On the other hand, a reputable breeder that really cares about the breed and all of his dogs will give you plenty of insight into the breed you are buying from him.
Also, he will even ask you questions regarding how well you can take care of the puppy so that he is sure that his dog is going into good hands.
Furthermore, he will, without a problem, show you all the documented medical history of both the pup you want to buy and its parents, as well as health tests clearances for illnesses that are typical for this breed.
He will explain how to take care, how to train, and even give you the pups’ feeding schedule and tell you which food to use.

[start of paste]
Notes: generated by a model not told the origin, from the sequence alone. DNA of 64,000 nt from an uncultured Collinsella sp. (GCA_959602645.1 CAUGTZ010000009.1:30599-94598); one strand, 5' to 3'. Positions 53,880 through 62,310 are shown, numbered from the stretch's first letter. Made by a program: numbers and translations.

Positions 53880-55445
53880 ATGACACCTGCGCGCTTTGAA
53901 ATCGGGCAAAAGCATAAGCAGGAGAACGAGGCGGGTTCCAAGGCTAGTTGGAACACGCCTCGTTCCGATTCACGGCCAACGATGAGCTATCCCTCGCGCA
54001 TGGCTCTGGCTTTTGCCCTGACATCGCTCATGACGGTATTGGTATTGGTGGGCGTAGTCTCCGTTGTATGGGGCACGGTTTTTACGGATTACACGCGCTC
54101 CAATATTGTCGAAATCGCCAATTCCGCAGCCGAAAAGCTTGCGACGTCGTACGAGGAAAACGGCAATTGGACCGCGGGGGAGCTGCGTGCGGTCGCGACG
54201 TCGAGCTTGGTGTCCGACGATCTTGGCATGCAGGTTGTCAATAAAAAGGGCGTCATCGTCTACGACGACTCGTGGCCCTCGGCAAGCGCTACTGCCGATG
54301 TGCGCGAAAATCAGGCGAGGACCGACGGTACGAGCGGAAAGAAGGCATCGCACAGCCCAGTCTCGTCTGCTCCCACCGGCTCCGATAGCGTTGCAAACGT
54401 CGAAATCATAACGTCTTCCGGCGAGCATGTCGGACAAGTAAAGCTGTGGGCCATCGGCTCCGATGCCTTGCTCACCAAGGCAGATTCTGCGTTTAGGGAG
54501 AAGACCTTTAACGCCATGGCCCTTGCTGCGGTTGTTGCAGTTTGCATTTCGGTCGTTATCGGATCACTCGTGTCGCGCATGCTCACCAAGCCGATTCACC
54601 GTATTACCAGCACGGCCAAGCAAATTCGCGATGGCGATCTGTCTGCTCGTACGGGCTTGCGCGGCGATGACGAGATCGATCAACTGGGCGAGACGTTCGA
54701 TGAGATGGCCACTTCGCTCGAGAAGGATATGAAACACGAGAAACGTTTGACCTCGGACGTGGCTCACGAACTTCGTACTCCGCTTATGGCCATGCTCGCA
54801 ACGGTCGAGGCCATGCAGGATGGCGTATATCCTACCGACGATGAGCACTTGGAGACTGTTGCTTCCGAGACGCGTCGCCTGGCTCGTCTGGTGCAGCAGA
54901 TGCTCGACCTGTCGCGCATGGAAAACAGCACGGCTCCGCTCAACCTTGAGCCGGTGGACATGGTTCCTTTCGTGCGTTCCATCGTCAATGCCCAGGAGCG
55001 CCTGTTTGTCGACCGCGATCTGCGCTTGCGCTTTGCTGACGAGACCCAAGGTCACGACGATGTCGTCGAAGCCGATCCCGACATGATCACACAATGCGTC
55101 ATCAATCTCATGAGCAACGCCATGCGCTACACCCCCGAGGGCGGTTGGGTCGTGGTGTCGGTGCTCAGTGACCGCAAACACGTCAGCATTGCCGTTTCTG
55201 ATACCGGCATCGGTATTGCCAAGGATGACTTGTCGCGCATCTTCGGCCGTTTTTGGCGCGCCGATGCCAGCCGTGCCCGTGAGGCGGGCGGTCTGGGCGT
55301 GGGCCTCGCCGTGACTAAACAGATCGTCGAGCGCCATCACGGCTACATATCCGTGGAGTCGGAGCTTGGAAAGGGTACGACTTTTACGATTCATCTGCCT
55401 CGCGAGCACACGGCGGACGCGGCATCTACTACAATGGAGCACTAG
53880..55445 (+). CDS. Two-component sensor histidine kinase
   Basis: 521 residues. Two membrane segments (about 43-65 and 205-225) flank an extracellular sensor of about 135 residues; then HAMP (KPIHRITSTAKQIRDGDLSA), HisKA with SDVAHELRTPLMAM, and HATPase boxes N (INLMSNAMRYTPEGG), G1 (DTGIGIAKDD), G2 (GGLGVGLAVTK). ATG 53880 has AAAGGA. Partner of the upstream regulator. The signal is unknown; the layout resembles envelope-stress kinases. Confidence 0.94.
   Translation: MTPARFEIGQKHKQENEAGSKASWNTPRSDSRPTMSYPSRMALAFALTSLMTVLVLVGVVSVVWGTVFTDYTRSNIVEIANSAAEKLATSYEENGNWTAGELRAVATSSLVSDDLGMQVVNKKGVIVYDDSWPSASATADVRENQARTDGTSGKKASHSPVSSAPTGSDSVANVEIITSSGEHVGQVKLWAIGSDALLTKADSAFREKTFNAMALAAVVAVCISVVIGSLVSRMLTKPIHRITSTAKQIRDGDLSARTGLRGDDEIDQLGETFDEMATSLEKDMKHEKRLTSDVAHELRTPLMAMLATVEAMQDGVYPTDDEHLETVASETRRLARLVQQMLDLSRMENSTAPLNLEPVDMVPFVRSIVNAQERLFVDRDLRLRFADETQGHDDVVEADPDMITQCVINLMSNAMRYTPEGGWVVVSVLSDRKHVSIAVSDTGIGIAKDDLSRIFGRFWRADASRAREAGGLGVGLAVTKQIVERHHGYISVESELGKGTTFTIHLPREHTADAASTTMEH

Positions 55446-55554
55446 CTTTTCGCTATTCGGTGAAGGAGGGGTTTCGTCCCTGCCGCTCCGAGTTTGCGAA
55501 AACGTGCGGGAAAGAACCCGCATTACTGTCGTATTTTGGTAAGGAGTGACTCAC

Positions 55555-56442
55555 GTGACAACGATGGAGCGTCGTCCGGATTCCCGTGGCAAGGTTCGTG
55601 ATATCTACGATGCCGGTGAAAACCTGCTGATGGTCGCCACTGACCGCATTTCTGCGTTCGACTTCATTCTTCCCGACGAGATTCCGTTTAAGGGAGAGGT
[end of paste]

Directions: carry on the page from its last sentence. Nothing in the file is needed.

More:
3 Little-known facts about Cane Corso puppies
Before making the final decision whether this is the breed for you or not, here are some little-known facts about Cane Corso puppies, so that you know what to expect if your choice does land on this breed.
- They are playful
You will find the adult Cane Corso dogs to be rather serious looking most of the time. However, while they are pups, Corsos are very playful.
Corso puppies love to play more than anything and they will want to get involved in everything you are doing and try to turn it into playtime.
To satisfy their need for playing, you can involve your kids and play interactive games.
- They need a firm hand
Even though Cane Corso pups are cute and playful, they are an extremely intelligent breed and they can be willful and unruly.
You need to teach your Corso puppy that there are limits to what he is allowed to do. A strong and firm approach will result in a well behaved Corso.
- They can be really great with kids and other pets
As we stated above, Corsos are very playful while pups. This means they can hurt kids with their sharp small teeth even though they are playing.